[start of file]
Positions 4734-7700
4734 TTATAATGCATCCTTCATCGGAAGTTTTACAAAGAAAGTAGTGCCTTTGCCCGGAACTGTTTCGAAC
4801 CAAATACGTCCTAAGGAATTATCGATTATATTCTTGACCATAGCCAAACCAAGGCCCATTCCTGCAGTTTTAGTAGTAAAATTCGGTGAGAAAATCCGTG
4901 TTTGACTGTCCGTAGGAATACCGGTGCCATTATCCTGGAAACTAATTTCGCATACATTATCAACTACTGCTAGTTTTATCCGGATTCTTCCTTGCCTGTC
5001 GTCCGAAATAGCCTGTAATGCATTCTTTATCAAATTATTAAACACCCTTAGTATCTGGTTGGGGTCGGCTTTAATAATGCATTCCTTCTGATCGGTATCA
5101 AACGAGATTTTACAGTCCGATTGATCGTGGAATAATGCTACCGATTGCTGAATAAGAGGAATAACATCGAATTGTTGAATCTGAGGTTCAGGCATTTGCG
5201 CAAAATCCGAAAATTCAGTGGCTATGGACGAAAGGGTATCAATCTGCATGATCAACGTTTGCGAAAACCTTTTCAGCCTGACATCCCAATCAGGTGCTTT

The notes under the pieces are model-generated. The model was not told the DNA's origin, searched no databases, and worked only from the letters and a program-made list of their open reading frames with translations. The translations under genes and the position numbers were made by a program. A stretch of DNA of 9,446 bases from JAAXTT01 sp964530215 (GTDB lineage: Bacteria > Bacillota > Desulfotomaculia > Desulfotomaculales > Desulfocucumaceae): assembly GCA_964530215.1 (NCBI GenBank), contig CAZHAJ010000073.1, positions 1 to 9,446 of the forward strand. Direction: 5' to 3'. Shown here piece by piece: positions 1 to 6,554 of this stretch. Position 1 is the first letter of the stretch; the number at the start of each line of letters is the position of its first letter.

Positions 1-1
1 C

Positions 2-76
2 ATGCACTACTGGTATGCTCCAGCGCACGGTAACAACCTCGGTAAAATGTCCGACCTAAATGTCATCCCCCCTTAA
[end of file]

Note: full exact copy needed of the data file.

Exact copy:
Positions 4734-7700
4734 TTATAATGCATCCTTCATCGGAAGTTTTACAAAGAAAGTAGTGCCTTTGCCCGGAACTGTTTCGAAC
4801 CAAATACGTCCTAAGGAATTATCGATTATATTCTTGACCATAGCCAAACCAAGGCCCATTCCTGCAGTTTTAGTAGTAAAATTCGGTGAGAAAATCCGTG
4901 TTTGACTGTCCGTAGGAATACCGGTGCCATTATCCTGGAAACTAATTTCGCATACATTATCAACTACTGCTAGTTTTATCCGGATTCTTCCTTGCCTGTC
5001 GTCCGAAATAGCCTGTAATGCATTCTTTATCAAATTATTAAACACCCTTAGTATCTGGTTGGGGTCGGCTTTAATAATGCATTCCTTCTGATCGGTATCA
5101 AACGAGATTTTACAGTCCGATTGATCGTGGAATAATGCTACCGATTGCTGAATAAGAGGAATAACATCGAATTGTTGAATCTGAGGTTCAGGCATTTGCG
5201 CAAAATCCGAAAATTCAGTGGCTATGGACGAAAGGGTATCAATCTGCATGATCAACGTTTGCGAAAACCTTTTCAGCCTGACATCCCAATCAGGTGCTTT

The notes under the pieces are model-generated. The model was not told the DNA's origin, searched no databases, and worked only from the letters and a program-made list of their open reading frames with translations. The translations under genes and the position numbers were made by a program. A stretch of DNA of 9,446 bases from JAAXTT01 sp964530215 (GTDB lineage: Bacteria > Bacillota > Desulfotomaculia > Desulfotomaculales > Desulfocucumaceae): assembly GCA_964530215.1 (NCBI GenBank), contig CAZHAJ010000073.1, positions 1 to 9,446 of the forward strand. Direction: 5' to 3'. Shown here piece by piece: positions 1 to 6,554 of this stretch. Position 1 is the first letter of the stretch; the number at the start of each line of letters is the position of its first letter.

Positions 1-1
1 C

Positions 2-76
2 ATGCACTACTGGTATGCTCCAGCGCACGGTAACAACCTCGGTAAAATGTCCGACCTAAATGTCATCCCCCCTTAA